Several different currently approved immunomodulatory therapies ameliorated arthritis symptoms in chikungunya-infected mice in two studies that separate teams of researchers published online Feb. 1 in Science Translational Medicine.
The first team, led by Jonathan J. Miner, MD, PhD, of Washington University in St. Louis tested six different approved oral and biologic antirheumatic agents (along with control agents) in chikungunya virus-infected mice with acute arthritis and foot swelling ().(Orencia) and tofacitinib (Xeljanz) improved arthritis symptoms while other medications used in rheumatoid arthritis – including etanercept, methotrexate, naproxen, and methylprednisolone – had no significant effect on symptoms at the doses used in the study. Both abatacept and tofacitinib, injected during the peak of acute infection, reduced foot swelling at day 7 in the mice, compared with untreated controls (P less than .005 for both), but neither agent used alone affected viral RNA levels.
When the researchers paired abatacept with an antiviral therapy (monoclonal anti-CHIKV human antibody) the combination “was highly effective at reducing joint inflammation, periarticular swelling, migration of inflammatory leukocytes, and infection, even when administered several days after virus inoculation,” Dr. Miner and his colleagues wrote.
The researchers concluded that a combination of anti-inflammatory and antibody-based antiviral therapy “may serve as a model for treating humans with arthritis caused by CHIKV or other related viruses.”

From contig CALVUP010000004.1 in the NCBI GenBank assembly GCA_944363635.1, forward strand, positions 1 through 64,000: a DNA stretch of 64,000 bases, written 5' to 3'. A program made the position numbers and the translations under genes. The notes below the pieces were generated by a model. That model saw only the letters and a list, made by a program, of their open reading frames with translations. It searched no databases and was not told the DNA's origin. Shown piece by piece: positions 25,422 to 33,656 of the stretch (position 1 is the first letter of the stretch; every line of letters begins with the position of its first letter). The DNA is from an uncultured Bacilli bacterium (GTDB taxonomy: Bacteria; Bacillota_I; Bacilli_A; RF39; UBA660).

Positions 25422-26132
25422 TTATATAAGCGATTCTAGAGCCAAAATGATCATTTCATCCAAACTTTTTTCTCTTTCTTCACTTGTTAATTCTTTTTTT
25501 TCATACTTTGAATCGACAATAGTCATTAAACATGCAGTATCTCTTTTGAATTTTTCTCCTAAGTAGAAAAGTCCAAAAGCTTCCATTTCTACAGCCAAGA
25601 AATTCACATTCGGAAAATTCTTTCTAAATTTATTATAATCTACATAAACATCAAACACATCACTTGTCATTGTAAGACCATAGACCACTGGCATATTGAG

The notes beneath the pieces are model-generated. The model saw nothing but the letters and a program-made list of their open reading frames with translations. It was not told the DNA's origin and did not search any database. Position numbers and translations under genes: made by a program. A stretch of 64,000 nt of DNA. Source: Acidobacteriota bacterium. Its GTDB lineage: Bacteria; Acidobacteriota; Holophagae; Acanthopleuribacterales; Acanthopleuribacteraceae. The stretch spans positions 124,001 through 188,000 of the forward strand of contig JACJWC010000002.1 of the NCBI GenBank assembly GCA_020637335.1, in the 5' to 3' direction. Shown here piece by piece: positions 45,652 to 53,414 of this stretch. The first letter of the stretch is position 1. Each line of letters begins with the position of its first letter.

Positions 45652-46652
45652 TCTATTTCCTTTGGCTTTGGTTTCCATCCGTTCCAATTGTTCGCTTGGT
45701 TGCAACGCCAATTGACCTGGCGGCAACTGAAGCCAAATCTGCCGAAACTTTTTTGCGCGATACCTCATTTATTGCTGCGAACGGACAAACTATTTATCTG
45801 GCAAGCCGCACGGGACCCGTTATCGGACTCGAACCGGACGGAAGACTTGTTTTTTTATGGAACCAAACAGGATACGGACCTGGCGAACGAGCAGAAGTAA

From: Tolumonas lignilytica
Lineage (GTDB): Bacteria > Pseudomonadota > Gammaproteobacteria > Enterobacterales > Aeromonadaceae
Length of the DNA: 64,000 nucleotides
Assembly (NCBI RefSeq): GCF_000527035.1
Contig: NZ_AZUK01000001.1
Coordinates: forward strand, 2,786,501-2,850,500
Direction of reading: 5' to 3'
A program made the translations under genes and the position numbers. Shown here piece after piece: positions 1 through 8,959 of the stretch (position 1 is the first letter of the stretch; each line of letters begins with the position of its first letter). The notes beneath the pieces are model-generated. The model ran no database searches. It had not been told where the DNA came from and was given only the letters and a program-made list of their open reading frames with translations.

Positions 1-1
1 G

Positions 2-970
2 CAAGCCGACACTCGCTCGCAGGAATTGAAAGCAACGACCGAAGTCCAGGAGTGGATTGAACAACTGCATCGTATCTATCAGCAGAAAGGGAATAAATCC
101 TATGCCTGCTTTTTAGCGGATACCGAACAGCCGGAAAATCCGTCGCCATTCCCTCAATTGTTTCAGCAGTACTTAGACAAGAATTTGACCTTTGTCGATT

In the second study, researchers led by Teck-Hui Teo, PhD, of the Agency for Science, Technology and Research (A*STAR) in Singapore, further elucidated the mechanisms by which CHIKV proteins act on T cells ((Gilenya), a drug that blocks T-cell migration from the lymph nodes to the joints and is approved for the treatment of multiple sclerosis, saw reduced arthritis symptoms even without reduction of viral replication.). They also found that CHIKV-infected mice treated with fingolimod
Infection with the chikungunya virus can produce arthritis that mimics symptoms of rheumatoid arthritis and may in some cases lead to joint damage. Though the mechanisms driving chikungunya-related arthritis are not well understood, preliminary studies have suggested a T-cell–mediated adverse response.
The Singapore team received funding from its own agency, A*STAR, while the Washington University researchers received grants from the National Institutes of Health and the Rheumatology Research Foundation. Two coauthors on the U.S. study reported extensive commercial conflicts, including consulting and advisory relationships with pharmaceutical and vaccine manufacturers, and one patent.